Hi Keith, I am so sorry but it is a good thing that Kerry has decided to be part of the trial and like you say the additional medical support will be a bonus. I am so pleased that Kerry continues to do so well, she really is an inspiration and gives hope to so many of us.


I am OK thank you, I have just had round 6 of folfirinox and my midway scan is tomorrow, like Kerry I continue to live quite a normal life although I have to fit everything around the numerous hospital appointments...….small price to pay. I have a few down days following chemo and although its difficult at the time the days soon pass.


My best wishes are with you all and I hope Kerry goes from strength to strength.


Theresa

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Thank you so much Theresa


The first day after Folfirinox Kerry was out shopping with her youngest daughter (wrapped up warm against the cold because of the risk of that particular side effect relating to cold air and cold surfaces), pump, PICC line and all. I love her "to hell with it" attitude. It keeps me going as well!


I hope your scan results are positive. Do let us know.


I note that a post on the Pancreatic Cancer UK Facebook page has a message from someone about Oxford HPB (UK) possibly offering surgery for stage IV patients that have good results from Folfirinox. I had to read it about 5 times to be sure that I was actually reading about an NHS Trust in the UK, rather than somewhere abroad like the US.


It won't be that simple and it won't be for everybody. But as the message says, it could be a ray of hope for stage IV Pancreatic Patients in this country. Nobody should be denied hope or something to aim for, even if they don't reach it in the end.

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  • 3 weeks later...
Theresa Upton

Hi Keith. Just a quick update, first things first, how is Kerry doing? I hope the chemo is going well, it is indeed a tough regime but I am sure her positivity and your support is keeping her going. I had my scan results last week which are pretty positive, my main tumour has shrunk by just over 50% and there has been a significant reduction in the liver mets. The plan is to continue with folfirinox, I have had round 8 today (4 more to go) 2 of the chemo's were reduced to 80% because of low platelets and something to do with the liver but I really could do with the break. I have also been referred for a trial that is being undertaken in Liverpool...…………..an immunotherapy phase 1 trial, I hope I am successful in getting a place. Look forward to hearing how Kerry is.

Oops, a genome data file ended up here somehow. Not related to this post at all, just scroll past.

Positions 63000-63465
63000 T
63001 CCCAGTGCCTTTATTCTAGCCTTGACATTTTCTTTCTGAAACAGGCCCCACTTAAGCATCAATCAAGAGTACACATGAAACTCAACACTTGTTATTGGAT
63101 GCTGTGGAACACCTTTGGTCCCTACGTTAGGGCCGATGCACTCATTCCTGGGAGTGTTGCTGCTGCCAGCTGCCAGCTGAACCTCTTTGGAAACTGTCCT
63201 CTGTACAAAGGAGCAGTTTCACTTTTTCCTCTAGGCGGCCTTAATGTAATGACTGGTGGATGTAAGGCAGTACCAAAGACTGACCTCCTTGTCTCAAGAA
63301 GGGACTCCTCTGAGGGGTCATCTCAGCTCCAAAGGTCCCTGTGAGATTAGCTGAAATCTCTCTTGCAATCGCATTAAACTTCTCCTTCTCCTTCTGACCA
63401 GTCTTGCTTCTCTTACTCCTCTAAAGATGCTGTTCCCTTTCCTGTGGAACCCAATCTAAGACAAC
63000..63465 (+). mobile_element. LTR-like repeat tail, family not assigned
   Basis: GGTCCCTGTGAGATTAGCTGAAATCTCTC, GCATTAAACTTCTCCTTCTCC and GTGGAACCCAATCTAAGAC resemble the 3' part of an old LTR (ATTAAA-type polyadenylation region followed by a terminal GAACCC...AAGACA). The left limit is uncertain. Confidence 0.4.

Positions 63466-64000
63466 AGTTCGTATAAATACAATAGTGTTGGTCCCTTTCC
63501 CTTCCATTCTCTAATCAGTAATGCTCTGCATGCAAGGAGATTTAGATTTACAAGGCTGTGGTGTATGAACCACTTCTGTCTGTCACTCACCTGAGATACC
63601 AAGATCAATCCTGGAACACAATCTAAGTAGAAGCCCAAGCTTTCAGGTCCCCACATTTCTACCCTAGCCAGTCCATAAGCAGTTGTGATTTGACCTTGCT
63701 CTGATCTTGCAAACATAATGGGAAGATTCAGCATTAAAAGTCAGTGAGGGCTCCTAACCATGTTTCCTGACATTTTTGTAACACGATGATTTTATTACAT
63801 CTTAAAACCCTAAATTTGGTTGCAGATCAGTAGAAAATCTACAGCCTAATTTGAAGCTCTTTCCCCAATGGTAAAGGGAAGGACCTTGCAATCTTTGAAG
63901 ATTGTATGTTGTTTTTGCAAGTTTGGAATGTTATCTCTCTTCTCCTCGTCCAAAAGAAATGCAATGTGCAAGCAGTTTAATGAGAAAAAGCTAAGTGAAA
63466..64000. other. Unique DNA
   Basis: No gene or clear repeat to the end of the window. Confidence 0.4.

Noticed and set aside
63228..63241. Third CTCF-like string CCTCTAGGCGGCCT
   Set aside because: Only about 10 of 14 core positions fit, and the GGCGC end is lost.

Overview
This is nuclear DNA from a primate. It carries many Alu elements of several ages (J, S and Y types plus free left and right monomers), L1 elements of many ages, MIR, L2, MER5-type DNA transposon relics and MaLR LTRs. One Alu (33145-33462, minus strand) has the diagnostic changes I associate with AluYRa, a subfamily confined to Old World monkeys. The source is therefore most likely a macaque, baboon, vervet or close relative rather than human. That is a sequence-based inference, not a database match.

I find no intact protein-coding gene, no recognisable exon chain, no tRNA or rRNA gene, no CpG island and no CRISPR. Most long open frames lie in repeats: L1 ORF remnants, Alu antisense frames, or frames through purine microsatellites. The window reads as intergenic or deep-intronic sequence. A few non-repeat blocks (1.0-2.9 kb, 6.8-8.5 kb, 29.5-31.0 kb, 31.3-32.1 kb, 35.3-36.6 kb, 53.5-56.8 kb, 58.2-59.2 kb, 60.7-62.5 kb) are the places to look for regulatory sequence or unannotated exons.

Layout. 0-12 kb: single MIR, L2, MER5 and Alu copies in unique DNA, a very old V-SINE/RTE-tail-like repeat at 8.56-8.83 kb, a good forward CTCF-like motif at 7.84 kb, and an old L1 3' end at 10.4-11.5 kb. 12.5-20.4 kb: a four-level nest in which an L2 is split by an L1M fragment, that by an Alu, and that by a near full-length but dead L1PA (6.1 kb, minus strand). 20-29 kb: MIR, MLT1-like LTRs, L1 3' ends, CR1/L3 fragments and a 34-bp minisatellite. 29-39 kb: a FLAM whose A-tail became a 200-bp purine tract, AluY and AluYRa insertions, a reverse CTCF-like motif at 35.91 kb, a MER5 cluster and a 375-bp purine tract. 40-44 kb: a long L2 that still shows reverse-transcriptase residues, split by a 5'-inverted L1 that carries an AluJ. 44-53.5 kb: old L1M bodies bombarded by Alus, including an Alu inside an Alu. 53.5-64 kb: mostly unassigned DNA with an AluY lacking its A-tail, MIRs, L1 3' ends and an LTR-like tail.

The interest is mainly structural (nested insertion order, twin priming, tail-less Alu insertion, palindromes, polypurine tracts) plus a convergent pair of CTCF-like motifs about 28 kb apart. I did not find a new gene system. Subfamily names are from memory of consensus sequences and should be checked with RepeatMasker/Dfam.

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Hi Theresa


Good news about your scan results! You seem to be taking a similar road to Kerry in terms of responding to treatment. She also had an essentially immediate positive response that was far better than the "no significant growth" that we were told to hope for. By the time she had completed 90% of the cycles her liver was clear of visible PC and the primary tumour was almost gone. After 100% and following 3 months off we then had that rather paradoxical result of a much reduced and and stable primary with some lymph nodes returning to normal, but fresh growth in her liver.


When she'd had time to think about it, she came to the conclusion that almost 9 months following diagnosis she was better off overall because the primary tumour was much smaller and some lymph nodes were now normal. There was still growth in her liver but less than could be seen in the first staging scan. If we had been offered that at the beginning of the treatment, we would gladly have taken it with both hands.


When you think about it, she is spot on with her analysis.


As for the present she is doing really well so far. It is harsher and she notices the difference between Folfirinox and the Gemcitabine/Abraxane treatment. She has some fatigue after the infusion and has experienced some small blood clots in both legs which caused painful cramping for a few days. She had to have the second dose after three weeks rather than the planned two weeks because of a mild infection but that cleared up quite quickly and she is back in the swing of it. She never makes a fuss about any of this. She injects herself with Dalteparin every day and just goes about her business.


Of course, we don't know if this treatment is working, but she still has no symptoms relating to PC and is still eating and living her normal life, including her social life, although the latter was reduced for a few days due to the infection and clots.


Tonight she is at home with her children eating fancy cakes and stuffing her face with fruit. I think the next scan is in 5 weeks time. Fingers crossed!